1. Project Scope

This article explains everything about the project. You define what will be the:

  • The main roles and responsibilities the staff augmentation team should assume
  • The locations (where will they be working, if in your organization, remotely, or in another facility)
  • The expected timeline (the duration of the services, when will they start, and the estimated end date)

For example

Service Name Location Duration Estimated Start Date Estimated End Date

Additionally, here is where you gather the personal and relevant information between the company and the subcontractor. This is to make communication easier between both entities. The format should look like this:

Staff augmentation company name:

Title: (Role and name of the person)

Telephone number:

Email address: 

Additional contact information: 

  1. Responsibilities

This article of the Master Agreement should cover all the responsibilities the staff augmentation team will have. You need to be detailed and clear with your expectations to avoid misunderstandings. 

  1. Compensation and Payment

Is the monthly submitted on a monthly basis? Weekly? How will that work? How much will you pay subcontractors?

All this information needs to be defined, as well as where you will be paying for their services. If via a bank or a money transfer platform. 

  1. Term and Termination

This part establishes when your company has the right to terminate an agreement (for example, if the subcontractor doesn’t fulfill their responsibilities and obligations, or if they don´t deliver specific results, you have the right to terminate the service immediately).

Also, during this part, you need to establish how early you need to let the other party know if you’ll be terminating their services. And how flexible you are in terms of termination, as on the other hand, they might want to be the ones who no longer want or can provide you with personnel.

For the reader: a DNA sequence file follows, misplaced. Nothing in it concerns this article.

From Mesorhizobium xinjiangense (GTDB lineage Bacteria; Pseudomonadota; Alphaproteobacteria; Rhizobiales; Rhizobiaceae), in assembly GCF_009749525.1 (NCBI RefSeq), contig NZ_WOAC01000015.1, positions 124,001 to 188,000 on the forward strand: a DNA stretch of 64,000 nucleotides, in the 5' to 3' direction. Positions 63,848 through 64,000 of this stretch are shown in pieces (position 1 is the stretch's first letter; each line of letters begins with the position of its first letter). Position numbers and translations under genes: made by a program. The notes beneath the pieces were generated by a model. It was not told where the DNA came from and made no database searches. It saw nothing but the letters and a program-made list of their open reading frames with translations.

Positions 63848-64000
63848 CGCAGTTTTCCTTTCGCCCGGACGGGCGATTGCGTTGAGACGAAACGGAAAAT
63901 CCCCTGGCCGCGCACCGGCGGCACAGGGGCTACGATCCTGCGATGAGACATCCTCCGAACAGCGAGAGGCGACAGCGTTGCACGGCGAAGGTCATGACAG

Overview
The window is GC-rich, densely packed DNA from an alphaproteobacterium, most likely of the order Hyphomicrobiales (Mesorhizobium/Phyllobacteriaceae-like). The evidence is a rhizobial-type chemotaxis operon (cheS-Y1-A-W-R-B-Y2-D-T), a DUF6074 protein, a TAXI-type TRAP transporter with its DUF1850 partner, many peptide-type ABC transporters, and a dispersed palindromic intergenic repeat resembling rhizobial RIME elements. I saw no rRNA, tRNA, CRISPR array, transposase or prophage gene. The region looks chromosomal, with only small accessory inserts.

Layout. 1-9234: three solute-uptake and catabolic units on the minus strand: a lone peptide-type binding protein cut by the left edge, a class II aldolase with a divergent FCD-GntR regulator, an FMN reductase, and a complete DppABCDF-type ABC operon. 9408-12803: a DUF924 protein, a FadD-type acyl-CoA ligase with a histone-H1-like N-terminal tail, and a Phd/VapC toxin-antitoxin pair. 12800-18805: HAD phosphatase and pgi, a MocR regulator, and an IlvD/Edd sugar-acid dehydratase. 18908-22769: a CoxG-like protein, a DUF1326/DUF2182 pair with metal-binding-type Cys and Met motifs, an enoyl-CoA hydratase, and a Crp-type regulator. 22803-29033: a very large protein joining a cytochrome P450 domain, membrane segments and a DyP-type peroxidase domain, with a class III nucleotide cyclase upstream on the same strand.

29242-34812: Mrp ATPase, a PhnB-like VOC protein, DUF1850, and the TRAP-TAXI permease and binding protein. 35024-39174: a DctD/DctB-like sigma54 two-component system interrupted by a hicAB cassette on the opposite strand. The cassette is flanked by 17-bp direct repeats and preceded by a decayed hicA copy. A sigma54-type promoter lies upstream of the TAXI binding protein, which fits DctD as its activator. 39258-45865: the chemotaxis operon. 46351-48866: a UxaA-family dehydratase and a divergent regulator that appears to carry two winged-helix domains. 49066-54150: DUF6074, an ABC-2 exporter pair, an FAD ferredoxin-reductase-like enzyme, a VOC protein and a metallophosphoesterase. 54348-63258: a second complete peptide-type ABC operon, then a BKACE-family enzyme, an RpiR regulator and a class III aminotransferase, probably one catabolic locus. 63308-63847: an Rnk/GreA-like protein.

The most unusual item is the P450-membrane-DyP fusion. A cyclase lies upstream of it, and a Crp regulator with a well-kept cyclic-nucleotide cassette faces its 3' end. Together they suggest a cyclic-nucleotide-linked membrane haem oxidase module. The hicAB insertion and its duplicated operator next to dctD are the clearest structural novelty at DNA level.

1. Confidentiality

One of the most important parts of a master agreement is confidentiality. Here you need to define what you understand by confidential information (for example, for your company, all information that circulates around the company, regardless of its relevancy, is confidential and can´t be discussed outside the organization) 

As explained above, if you don’t want to take risks, you can add a clause stating that the new staff can’t work for competitors or other companies while working with you. 

  1. Intellectual Property

Likewise, if you want to protect the processes and results you produce in your business, you can add an intellectual property agreement where second parties can´t use the inventions, ideas, or discoveries that took place while working for you. 

Additional articles can include aspects like insurance, identification, equipment, travel, and additional expenses, among other things. When writing your master agreement, what matters is that you are clear with the aspects that are most important for you. Most companies write extensive agreements in detail that help them avoid misunderstandings. 

3. Final Signature 

To close and finalize your master agreement, the last part consists of signing it, representing that both parties understand the implications of working together. Following on the Cisco previous example, here´s how their agreement finishes:

Wrapping Up

When working with external entities and using alternative hiring strategies like staff augmentation is fundamental to write master agreements that everything is clear. This will make the process faster and more effective as subcontractors will be clear on their roles, how long they have to fulfill them, and overall your expectations. But even more importantly, you will protect your clients and your business information. 

About the Author

Gabriela Molina is the writer and Editor-in-Chief of the DistantJob blog. As a former freelance journalist, she has covered a wide range of topics throughout her career. She was featured in Datasciencentral, and Simpleprogrammer, to name a few. She is currently specializing in the areas of technology, leadership, and remote work.